Taking supply’s measure

To state the obvious, despite almost three years of thrashing about, Australia is heading in to 2019 without a settled electricity market structure or settled energy policies to balance prices, supply reliability and emissions abatement. One can go on debating this ad nauseam but, until the federal election is over, progress at the political level is out of reach. Whether the next poll will actually deliver a government in control of the parliament in Canberra and whether the collective of federation governments can do sensible business together is another matter.

A sleeper in this situation is whether or not the shaky Morrison administration will pursue a royal commission in to energy – and equally whether a future Shorten government, which the pundits seem to all think is a given, might follow this course.

During the interval, it is useful, I think to adjust the picture of what actually is happening in both gas and electricity supply – and one of my best go to references for doing so is the EnergyQuarterly series published by Graeme Bethune’s EnergyQuest consultancy. The analysis and commentary in the EQ September edition, now published, are particularly interesting.

My particular focus this Sunday morning is the factual oasis EQ provides on NEM generation in the 2017-18 financial year at a time when the latest renewable energy whims of the election-bound Andrews Labor government in Victoria are at least some of the media rage of the moment with simultaneously irritating and boring juggling of numbers by politicians and reporters, the bottom line of which appears to be that the handful of wind and solar farms being supported will generate about 3,000 gigawatt hours a year.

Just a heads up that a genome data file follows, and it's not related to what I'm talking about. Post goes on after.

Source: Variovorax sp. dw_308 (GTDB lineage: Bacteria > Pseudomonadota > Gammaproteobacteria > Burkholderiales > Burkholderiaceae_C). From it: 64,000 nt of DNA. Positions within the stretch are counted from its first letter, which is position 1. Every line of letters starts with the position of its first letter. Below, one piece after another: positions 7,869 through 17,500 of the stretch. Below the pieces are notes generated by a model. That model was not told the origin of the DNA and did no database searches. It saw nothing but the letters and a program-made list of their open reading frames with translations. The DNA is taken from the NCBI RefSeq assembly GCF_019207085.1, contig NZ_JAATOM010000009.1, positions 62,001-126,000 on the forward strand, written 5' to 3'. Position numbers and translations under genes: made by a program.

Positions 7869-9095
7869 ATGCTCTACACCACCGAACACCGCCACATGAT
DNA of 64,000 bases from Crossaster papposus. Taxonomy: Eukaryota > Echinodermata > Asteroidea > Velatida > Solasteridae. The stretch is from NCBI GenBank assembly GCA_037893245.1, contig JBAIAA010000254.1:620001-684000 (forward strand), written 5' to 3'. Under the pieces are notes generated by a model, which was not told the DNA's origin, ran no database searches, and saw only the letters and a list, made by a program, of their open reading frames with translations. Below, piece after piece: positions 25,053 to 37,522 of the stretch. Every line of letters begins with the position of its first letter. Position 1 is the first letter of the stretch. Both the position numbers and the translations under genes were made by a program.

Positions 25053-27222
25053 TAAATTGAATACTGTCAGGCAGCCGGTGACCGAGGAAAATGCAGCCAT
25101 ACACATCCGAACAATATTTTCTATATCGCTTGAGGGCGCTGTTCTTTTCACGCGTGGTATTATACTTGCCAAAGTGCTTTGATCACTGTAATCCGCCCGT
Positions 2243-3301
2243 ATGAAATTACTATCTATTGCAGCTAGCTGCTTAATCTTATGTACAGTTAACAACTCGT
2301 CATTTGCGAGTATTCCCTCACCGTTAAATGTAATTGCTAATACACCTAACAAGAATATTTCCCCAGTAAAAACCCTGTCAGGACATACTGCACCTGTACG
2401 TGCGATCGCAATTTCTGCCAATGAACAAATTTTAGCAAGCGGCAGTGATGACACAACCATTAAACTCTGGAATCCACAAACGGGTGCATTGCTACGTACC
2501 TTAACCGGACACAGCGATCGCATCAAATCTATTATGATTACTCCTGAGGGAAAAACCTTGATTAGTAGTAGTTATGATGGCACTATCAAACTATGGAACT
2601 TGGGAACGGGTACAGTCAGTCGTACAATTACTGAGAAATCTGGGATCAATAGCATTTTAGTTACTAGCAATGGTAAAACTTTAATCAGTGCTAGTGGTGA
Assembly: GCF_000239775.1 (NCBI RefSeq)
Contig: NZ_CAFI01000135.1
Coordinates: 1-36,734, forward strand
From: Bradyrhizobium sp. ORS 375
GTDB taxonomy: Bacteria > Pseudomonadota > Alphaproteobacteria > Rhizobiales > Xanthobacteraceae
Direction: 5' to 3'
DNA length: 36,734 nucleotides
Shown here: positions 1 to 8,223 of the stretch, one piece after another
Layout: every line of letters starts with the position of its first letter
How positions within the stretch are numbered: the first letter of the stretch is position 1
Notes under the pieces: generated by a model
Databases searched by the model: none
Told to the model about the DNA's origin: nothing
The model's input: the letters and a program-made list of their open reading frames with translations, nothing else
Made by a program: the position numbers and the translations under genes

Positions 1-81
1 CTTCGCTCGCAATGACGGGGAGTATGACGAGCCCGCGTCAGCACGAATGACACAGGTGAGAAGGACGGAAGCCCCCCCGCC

Leaving aside estimates of rooftop solar PV use, Victoria, according to EnergyQuarterly, generated 45,692 GWh in FY18, down from 52,219 GWh in FY17 because of the closure of Hazelwood power station, one effect of which was to see the net flows of electrons from the State to its neighbors slashed from more than 7,000 GWh to a mere 156 GWh.

Just sticking with interconnector flows for the moment, the other notable FY18 feature was the continuing rise of power supply to New South Wales from Queensland – up from 3,560 GWh to 5,504 GWh, which is mostly black coal-fuelled supply.

For the NEM as a whole, EnergyQuarterly reports that (not including rooftop PVs) black and brown coal dominated the market with a combined 146,834 GWh – down, of course, from FY17’s 150,848 GWh because of Hazelwood.

In the rest of the mix, gas-fuelled generation plays piggy in the middle: up when hydro supply is down and down when wind generation is up. In FY18 hydro output was marginally down (at 14,730 GWh) while wind generation was well up (13,000 GWh compared with 10,522 GWh in FY17). Gas turbine output provided 19,219 GWh – up from 17,768 GWh the previous financial year.

Utility-scale solar is still in nappies, so to speak – it can be expected to grow quite solidly on proposed developments in the next few years – and came in at 656 GWh, with oil bringing up the field with 23 GWh.